The meeting started with a case study presented by the Dutch and Slovak EJCN representatives, both of whom explained the added value of having a dedicated network of practitioners supporting cybercrime cases.
The EJCN discussed three priorities of their work programme:
- Special attention was given to the proposals published 17 April 2018 on the Regulation on European Production and Preservation Orders for electronic evidence in criminal matters and the Directive laying down harmonised rules on the appointment of legal representatives for the purpose of gathering evidence in criminal proceedings. Additionally, recent legislation and other initiatives on e-evidence such as the US CLOUD Act, the Second Additional Protocol to the Budapest Convention and the Sirius platform to facilitate online investigations were discussed.
- Following up on developments in the field of data retention, including the impact of the entry into force of the GDPR on the domains database.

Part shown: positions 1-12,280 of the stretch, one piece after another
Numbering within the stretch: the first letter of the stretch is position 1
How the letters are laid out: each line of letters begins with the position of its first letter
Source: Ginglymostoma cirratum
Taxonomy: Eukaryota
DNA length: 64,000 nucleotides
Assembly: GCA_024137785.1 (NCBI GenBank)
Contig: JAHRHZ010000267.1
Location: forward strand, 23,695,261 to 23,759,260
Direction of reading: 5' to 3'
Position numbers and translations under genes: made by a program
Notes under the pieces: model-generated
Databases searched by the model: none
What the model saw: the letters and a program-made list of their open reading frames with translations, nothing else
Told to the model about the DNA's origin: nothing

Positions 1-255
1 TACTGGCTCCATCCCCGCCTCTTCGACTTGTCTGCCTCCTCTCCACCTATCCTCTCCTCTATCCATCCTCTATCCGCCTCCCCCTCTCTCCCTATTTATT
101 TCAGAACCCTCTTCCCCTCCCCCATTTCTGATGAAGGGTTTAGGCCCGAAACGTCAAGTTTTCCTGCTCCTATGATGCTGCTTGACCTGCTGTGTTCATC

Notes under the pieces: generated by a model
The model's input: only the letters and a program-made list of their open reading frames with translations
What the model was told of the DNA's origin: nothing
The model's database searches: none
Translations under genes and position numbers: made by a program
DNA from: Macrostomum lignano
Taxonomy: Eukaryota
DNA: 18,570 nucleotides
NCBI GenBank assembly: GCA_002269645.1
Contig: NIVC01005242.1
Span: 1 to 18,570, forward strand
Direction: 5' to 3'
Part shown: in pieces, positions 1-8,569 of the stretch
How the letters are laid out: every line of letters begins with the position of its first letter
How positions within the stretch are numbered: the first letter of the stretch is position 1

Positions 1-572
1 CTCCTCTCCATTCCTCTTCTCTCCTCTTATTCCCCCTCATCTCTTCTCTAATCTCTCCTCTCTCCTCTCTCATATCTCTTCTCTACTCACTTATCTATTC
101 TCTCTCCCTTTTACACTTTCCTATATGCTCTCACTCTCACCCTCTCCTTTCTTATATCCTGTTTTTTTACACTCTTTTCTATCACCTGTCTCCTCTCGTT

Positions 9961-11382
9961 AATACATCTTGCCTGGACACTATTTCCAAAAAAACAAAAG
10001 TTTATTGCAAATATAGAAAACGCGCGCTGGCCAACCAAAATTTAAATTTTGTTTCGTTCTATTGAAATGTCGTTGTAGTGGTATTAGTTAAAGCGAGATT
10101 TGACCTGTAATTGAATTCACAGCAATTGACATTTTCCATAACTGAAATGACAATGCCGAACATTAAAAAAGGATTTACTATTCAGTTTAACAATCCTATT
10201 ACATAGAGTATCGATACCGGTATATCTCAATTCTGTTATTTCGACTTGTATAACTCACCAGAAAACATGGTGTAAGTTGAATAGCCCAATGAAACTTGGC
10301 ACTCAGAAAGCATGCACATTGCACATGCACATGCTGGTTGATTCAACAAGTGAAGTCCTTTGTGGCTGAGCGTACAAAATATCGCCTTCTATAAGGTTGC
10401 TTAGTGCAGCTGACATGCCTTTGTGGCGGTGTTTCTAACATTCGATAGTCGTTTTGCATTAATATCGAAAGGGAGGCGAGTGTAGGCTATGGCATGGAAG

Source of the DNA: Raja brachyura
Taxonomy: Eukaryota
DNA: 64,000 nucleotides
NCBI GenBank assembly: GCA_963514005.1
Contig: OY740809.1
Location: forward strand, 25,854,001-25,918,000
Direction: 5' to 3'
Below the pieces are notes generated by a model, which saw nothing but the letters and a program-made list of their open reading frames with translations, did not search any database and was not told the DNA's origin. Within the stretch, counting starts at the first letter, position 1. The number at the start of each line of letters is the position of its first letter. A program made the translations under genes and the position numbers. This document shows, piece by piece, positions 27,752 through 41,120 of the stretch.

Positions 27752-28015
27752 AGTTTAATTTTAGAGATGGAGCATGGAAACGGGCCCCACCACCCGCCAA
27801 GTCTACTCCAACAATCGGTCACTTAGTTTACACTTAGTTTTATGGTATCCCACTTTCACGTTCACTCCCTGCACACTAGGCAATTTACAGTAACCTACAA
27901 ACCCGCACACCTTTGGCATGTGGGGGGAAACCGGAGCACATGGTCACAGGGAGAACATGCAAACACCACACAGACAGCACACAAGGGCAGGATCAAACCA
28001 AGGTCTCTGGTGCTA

- Support in the development of an encryption observatory in collaboration with Eurojust and the European Cybercrime Centre (EC3) at Europol was discussed. The observatory will continuously assess the legal aspects of the use of encryption in criminal investigations.
The meeting continued with an exchange of views among participants on obstacles and best practice encountered in cybercrime investigations.
The meeting concluded with updates on stakeholders’ ongoing activities and discussions on enhancement of practical cooperation and synergies between the EJCN, Eurojust and EJN.Source: Eurojust